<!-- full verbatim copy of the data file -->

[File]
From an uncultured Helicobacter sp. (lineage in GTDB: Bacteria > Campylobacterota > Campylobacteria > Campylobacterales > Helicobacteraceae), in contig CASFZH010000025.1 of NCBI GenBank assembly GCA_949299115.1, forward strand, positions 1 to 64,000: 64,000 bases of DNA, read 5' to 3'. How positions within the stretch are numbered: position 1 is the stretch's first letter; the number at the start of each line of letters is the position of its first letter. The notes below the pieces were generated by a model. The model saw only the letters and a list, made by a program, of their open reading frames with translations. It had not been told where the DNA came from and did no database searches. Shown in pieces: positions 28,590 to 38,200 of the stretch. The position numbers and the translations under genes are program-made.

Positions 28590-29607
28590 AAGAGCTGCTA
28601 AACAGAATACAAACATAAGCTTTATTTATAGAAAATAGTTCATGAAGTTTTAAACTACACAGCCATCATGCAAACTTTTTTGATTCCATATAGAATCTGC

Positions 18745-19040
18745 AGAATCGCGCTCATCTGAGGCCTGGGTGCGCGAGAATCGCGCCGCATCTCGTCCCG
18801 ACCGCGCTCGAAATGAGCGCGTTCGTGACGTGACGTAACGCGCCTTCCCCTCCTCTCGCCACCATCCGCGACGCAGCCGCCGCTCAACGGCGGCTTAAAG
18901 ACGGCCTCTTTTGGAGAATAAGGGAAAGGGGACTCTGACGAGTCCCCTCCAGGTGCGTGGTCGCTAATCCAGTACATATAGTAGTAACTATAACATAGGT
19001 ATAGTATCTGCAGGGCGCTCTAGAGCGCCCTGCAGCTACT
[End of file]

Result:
From an uncultured Helicobacter sp. (lineage in GTDB: Bacteria > Campylobacterota > Campylobacteria > Campylobacterales > Helicobacteraceae), in contig CASFZH010000025.1 of NCBI GenBank assembly GCA_949299115.1, forward strand, positions 1 to 64,000: 64,000 bases of DNA, read 5' to 3'. How positions within the stretch are numbered: position 1 is the stretch's first letter; the number at the start of each line of letters is the position of its first letter. The notes below the pieces were generated by a model. The model saw only the letters and a list, made by a program, of their open reading frames with translations. It had not been told where the DNA came from and did no database searches. Shown in pieces: positions 28,590 to 38,200 of the stretch. The position numbers and the translations under genes are program-made.

Positions 28590-29607
28590 AAGAGCTGCTA
28601 AACAGAATACAAACATAAGCTTTATTTATAGAAAATAGTTCATGAAGTTTTAAACTACACAGCCATCATGCAAACTTTTTTGATTCCATATAGAATCTGC

Positions 18745-19040
18745 AGAATCGCGCTCATCTGAGGCCTGGGTGCGCGAGAATCGCGCCGCATCTCGTCCCG
18801 ACCGCGCTCGAAATGAGCGCGTTCGTGACGTGACGTAACGCGCCTTCCCCTCCTCTCGCCACCATCCGCGACGCAGCCGCCGCTCAACGGCGGCTTAAAG
18901 ACGGCCTCTTTTGGAGAATAAGGGAAAGGGGACTCTGACGAGTCCCCTCCAGGTGCGTGGTCGCTAATCCAGTACATATAGTAGTAACTATAACATAGGT
19001 ATAGTATCTGCAGGGCGCTCTAGAGCGCCCTGCAGCTACT